However, efficient computation of equilibria points, as well as proving uniqueness of an equilibrium, remains an open question for many classes of games. Lemke-Howson (LH) [26] is the most well-known algorithm for the computation of Nash equilibria for bimatrix games and is our algorithm of choice for finding the Nash equilibrium strategies. A bimatrix game requires the game to be fully defined by two payoff matrices (one for each player). Since in our case the immediate payoff of every player in each step depends not only on his own action and the action of the opponent but also on the previous state of the player (influence of the hopping cost), our game as a whole cannot be represented by two deterministic payoff matrices. For this reason, we divide the game into {n}_{f}\xb7{n}_{{C}^{T}} subgames, where each subgame corresponds to a unique combination of possible states of the transmitter and the jammer. Since each subgame can be treated as the separate game in a bimatrix form, we proceed to apply the LH method to find mixed strategy Nash equilibriums (one per subgame). Hence, in each step, every player plays an equilibrium strategy corresponding to that step. A union of equilibria strategies of all the {n}_{f}\xb7{n}_{{C}^{T}} combinations of the states within the game may be considered as the Nash equilibrium of the game.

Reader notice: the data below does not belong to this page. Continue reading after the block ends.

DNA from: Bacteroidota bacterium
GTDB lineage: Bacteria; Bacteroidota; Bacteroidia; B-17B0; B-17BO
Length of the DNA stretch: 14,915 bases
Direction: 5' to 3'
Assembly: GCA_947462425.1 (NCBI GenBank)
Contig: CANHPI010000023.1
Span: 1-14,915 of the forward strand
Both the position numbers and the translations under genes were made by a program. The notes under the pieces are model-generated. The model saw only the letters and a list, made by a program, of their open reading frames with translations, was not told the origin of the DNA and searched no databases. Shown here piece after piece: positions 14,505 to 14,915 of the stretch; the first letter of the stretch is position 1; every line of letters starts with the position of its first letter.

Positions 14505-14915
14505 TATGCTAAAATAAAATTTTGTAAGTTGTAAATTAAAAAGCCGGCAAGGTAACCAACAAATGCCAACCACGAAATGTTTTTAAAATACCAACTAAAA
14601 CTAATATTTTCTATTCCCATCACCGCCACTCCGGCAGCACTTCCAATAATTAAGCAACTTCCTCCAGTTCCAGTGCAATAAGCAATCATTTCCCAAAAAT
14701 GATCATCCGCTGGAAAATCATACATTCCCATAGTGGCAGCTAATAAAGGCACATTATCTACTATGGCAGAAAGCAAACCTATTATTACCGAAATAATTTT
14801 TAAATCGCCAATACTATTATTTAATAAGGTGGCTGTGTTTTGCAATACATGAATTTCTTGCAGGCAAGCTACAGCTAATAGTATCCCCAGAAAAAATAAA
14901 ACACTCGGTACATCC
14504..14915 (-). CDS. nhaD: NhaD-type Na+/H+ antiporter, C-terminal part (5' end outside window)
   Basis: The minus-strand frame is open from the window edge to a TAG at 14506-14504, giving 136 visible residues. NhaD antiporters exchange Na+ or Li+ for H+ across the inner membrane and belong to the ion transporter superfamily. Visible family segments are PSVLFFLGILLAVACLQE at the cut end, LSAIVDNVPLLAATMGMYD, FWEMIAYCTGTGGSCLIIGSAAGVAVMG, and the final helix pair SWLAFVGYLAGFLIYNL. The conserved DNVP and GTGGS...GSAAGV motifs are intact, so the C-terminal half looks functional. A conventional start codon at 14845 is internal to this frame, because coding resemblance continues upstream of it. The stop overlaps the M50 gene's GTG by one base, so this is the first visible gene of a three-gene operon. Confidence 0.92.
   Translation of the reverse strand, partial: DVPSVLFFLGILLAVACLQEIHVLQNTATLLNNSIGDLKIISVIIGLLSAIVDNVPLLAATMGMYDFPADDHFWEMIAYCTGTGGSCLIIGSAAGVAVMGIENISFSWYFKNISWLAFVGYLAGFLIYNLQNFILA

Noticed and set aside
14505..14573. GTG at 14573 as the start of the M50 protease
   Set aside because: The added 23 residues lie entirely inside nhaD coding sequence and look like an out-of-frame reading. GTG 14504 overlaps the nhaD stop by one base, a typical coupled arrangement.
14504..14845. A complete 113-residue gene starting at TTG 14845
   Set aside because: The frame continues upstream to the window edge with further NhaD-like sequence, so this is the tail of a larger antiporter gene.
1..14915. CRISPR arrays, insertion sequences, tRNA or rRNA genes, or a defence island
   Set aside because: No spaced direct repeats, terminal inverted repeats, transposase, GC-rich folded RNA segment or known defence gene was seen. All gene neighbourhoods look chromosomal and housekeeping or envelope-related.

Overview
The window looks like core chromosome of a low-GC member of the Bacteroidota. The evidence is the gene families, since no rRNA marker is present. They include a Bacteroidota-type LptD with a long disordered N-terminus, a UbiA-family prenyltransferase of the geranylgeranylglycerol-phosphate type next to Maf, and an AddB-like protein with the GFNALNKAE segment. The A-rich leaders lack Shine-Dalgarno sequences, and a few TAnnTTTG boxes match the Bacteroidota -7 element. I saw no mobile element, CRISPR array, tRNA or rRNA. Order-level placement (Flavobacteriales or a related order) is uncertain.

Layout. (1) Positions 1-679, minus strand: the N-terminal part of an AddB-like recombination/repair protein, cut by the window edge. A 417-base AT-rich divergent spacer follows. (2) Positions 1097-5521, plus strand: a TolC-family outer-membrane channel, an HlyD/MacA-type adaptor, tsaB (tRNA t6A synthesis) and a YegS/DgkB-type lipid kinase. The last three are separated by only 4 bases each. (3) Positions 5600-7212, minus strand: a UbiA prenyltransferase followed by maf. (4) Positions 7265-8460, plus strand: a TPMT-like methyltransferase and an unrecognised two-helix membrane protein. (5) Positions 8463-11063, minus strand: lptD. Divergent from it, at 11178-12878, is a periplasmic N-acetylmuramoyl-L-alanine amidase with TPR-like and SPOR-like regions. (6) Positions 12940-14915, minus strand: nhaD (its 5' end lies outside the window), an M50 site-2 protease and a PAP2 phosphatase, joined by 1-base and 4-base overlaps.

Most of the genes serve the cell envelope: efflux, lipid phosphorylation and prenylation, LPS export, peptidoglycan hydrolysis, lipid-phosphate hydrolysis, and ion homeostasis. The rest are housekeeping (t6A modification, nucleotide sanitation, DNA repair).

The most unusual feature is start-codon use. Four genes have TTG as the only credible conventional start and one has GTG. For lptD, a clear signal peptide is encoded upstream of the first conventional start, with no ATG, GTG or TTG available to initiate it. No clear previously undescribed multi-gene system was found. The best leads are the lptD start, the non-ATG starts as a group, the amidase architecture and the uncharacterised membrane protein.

Gambit [27], an open-source collection of tools for solving computational problems in game theory, was used for finding equilibrium points using the LH method. For details on the implementation of the LH algorithm, an interested reader is referred to [28].

Each of the subgames (*A*_{
ij
},*B*_{
ij
}) where *i*=1…*n*_{
f
} and j=1\dots {n}_{{C}^{T}} is a nondegenerate bimatrix game. Then, following Shapley’s proof from [26], we may conclude that there exists an odd number of equilibria for each subgame. In [29], the upper bound on the number of equilibria in *d*×*d* bimatrix games was shown to be equal to \frac{2.4{1}^{d}}{{d}^{1/2}}; however, the uniqueness of Nash equilibrium may still be proven only for several special classes of bimatrix games. Here, we provide conditions that the bimatrix game has to satisfy in order to have a unique completely mixed Nash equilibrium. Completely mixed Nash equilibrium is an equilibrium in which the supports of each of the mixed equilibrium strategies are equal to the number of available pure strategies (i.e., each strategy from a mixed strategy set is played with a non-zero probability). As shown by [30], whose proof we re-state, a bimatrix game (*A*,*B*) whose matrices *A* and *B* are a square, has a unique completely mixed Nash equilibrium if det(*A*,**e**)≠0 and det(*B*,**e**)≠0, i.e.: